ATTENTION: Union Pacific Non-Agreement Employees

How to Avoid a Common Rollover Mistake That Could Cost You Thousands in Retirement Funds


Some retirees take the easy route and roll all their money into an IRA without first understanding that a complex technique called “Net Unrealized Appreciation” (NUA) can save you a significant amount of money.

Here’s the deal: if you have been buying corporate stock in your 401(k), you will have a one-time opportunity to transfer your stock into a regular (non-IRA) brokerage account rather than roll it into an IRA.

Many Union Pacific employees own corporate stock that is three to five times their original cost, and this creates a fantastic planning opportunity. Sooner or later you will have to pay taxes on the stock gain. If you roll all of the stock into your IRA, you will pay taxes when you take the money out (and you will indeed eventually be forced to via the IRS RMD rules).

With your steady Harriman Pension and Railroad Board payments, the IRA distributions are going to be taxed at a high ordinary income tax rate. Yes, the taxes on the gain will have to be paid some day. But if I could show you how paying a small portion of the taxes up front, deferring a bulk of the taxes until later, and paying a cheaper capital gains rate would save you money, would you be interested in learning more?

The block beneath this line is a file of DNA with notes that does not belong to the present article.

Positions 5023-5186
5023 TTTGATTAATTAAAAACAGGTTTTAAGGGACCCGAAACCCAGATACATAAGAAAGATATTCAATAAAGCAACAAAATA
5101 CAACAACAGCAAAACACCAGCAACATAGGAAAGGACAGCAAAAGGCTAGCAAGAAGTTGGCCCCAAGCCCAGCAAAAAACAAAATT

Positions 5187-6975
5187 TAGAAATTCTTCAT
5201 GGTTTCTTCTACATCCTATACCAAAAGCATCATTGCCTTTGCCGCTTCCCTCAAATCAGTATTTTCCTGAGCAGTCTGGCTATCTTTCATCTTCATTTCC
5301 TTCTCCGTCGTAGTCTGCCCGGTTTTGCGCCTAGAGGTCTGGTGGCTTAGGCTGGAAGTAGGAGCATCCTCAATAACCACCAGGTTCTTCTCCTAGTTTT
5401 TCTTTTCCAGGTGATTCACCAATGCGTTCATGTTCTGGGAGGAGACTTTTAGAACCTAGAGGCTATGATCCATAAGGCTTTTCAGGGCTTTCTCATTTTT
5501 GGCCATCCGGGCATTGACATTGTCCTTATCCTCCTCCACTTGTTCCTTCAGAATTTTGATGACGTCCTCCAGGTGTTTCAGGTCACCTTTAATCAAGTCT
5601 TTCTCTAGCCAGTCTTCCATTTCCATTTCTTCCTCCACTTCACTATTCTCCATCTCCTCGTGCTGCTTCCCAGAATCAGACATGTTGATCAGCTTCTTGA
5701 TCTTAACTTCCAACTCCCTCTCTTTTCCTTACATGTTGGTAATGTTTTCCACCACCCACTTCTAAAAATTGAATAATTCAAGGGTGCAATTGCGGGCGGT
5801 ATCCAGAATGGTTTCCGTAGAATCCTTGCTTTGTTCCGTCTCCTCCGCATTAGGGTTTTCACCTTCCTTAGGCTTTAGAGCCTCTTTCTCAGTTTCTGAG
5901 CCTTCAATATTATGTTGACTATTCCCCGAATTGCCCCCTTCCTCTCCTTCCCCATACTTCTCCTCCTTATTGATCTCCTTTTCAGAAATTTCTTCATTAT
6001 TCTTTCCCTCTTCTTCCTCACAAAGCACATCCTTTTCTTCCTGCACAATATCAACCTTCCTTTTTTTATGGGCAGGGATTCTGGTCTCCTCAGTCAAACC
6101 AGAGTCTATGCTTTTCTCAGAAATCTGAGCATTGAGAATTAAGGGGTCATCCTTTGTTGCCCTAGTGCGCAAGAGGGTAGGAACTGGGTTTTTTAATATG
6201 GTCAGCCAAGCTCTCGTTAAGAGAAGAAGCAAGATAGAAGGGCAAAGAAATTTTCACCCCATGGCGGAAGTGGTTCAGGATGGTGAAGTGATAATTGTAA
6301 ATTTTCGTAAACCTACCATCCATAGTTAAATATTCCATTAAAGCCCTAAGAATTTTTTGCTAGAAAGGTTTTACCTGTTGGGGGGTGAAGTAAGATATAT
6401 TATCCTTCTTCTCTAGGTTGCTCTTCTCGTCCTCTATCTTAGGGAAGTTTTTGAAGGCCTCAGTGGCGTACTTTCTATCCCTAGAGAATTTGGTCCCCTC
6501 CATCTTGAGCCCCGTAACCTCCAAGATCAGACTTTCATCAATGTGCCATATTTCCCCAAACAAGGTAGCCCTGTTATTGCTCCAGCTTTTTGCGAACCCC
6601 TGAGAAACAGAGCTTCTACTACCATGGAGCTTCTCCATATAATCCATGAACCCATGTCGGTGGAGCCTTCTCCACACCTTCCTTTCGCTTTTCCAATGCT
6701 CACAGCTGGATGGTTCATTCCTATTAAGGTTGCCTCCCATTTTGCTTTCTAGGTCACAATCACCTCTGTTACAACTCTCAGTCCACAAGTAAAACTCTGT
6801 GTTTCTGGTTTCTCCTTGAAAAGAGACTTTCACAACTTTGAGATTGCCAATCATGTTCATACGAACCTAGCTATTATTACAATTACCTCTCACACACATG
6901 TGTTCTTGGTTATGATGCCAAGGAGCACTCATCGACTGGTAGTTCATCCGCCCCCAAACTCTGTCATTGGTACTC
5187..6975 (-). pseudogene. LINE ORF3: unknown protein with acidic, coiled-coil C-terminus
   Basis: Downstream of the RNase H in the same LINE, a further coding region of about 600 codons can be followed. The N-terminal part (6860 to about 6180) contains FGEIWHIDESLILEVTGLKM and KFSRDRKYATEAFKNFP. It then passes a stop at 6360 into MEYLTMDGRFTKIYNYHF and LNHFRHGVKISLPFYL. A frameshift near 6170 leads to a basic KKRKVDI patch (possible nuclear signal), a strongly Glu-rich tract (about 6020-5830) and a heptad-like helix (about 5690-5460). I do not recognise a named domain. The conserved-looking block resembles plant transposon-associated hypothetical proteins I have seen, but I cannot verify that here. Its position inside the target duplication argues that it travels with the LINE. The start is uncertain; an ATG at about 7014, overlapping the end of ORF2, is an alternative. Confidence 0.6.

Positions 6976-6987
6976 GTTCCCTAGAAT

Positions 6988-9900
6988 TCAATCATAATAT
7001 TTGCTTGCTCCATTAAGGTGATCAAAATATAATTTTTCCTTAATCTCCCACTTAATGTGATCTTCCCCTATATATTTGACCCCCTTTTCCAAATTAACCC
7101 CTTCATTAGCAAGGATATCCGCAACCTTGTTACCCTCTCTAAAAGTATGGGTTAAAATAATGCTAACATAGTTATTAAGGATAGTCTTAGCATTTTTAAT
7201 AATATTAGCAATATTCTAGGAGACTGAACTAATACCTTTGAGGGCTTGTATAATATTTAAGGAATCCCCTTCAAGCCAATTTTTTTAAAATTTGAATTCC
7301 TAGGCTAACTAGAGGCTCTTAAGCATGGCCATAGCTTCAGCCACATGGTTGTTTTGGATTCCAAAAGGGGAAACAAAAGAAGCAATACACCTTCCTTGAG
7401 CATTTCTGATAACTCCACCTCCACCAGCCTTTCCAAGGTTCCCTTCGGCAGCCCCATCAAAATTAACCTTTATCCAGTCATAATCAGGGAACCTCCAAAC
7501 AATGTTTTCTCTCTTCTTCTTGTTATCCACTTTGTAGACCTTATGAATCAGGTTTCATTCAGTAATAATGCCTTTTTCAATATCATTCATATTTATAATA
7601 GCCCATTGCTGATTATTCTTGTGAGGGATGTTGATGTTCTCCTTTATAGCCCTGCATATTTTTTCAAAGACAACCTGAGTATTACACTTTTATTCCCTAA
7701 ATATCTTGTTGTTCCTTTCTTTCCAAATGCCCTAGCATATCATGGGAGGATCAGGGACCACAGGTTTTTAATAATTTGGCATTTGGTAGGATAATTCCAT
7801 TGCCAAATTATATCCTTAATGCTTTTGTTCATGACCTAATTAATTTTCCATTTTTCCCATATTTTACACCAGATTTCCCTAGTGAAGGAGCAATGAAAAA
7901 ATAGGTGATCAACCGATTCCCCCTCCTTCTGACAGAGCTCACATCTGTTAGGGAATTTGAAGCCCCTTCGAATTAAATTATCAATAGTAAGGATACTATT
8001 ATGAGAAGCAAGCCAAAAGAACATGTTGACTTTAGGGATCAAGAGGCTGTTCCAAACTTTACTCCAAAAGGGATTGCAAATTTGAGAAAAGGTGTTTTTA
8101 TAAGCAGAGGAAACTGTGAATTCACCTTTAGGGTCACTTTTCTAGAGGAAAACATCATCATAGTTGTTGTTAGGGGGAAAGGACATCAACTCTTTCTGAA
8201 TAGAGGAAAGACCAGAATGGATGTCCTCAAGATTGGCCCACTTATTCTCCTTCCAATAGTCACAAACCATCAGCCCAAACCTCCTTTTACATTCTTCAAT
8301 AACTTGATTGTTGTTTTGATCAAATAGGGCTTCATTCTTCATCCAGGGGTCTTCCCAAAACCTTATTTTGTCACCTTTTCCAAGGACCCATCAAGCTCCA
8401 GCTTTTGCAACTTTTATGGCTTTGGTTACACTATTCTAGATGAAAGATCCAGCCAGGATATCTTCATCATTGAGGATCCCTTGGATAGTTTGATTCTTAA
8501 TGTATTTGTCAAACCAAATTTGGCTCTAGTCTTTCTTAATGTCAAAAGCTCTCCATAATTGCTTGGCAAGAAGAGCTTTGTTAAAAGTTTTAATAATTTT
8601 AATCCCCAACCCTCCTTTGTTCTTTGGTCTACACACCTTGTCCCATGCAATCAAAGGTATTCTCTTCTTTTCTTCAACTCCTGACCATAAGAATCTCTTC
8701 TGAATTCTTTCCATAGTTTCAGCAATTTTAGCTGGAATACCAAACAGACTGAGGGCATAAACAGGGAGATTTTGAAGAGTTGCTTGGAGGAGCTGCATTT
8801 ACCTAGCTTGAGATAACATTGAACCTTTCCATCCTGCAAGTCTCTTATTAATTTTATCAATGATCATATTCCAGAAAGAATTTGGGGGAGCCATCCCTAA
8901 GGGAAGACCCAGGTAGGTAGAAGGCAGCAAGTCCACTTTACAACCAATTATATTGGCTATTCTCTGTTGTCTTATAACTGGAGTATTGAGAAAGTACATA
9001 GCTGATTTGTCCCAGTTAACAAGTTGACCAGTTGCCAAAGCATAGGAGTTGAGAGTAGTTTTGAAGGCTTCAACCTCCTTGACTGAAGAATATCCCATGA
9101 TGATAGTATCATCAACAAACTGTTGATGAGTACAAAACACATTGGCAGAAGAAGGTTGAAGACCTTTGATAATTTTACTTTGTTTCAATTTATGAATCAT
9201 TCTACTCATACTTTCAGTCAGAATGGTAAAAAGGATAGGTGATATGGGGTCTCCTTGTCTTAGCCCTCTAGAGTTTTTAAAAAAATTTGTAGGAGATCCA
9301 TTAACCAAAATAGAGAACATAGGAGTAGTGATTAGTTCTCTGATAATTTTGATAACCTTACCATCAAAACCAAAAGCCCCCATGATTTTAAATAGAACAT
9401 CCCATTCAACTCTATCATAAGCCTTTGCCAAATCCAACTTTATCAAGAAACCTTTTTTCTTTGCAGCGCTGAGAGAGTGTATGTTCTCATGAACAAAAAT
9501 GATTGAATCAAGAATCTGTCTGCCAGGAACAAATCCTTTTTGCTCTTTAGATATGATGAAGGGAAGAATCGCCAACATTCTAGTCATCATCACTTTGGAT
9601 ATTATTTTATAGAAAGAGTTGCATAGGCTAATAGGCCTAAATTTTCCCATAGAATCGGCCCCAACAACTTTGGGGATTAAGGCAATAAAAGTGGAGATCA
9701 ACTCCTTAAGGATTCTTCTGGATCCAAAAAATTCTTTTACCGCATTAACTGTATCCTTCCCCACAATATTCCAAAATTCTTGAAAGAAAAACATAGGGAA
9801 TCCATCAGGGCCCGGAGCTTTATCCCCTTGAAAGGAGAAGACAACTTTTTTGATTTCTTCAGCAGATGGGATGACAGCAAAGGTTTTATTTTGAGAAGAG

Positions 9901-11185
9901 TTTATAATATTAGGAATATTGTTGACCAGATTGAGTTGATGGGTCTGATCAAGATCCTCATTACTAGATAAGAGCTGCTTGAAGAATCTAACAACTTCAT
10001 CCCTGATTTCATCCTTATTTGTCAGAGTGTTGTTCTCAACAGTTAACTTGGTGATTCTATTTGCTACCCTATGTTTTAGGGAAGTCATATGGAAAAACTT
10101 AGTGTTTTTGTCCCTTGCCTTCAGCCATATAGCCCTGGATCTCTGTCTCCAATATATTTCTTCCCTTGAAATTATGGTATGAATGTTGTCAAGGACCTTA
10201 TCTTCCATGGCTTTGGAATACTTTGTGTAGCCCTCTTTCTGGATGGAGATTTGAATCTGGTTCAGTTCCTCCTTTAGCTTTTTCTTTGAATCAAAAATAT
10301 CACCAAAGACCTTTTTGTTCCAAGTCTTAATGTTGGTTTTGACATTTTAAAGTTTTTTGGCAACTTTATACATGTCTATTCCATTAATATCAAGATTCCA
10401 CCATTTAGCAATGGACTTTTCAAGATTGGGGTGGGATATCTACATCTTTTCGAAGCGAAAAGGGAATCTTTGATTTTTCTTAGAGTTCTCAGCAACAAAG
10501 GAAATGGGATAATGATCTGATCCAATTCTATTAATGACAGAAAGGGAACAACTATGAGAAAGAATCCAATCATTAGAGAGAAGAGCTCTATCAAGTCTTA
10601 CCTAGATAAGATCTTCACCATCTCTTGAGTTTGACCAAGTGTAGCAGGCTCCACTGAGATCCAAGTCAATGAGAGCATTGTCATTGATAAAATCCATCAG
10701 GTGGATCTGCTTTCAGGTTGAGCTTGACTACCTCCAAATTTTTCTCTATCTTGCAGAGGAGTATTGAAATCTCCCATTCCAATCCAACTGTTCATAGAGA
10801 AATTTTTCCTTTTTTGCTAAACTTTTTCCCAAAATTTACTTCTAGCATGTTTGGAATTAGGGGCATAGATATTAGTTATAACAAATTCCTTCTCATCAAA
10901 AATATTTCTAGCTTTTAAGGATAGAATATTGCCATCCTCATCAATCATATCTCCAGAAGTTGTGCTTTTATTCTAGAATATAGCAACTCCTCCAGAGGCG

Wait, there’s more. If you never cash the stock (which we don’t necessarily recommend), your heirs will get something called a “step up in cost basis” and avoid future capital gains growth on the stock altogether. However, if the stock is left in a 401(k) or IRA, your heirs will pay the higher ordinary tax rate on all the proceeds.

I have witnessed one Union Pacific retiree miss this opportunity on several million dollars of gains all because they were indecisive or wanted to avoid hiring a financial planner!

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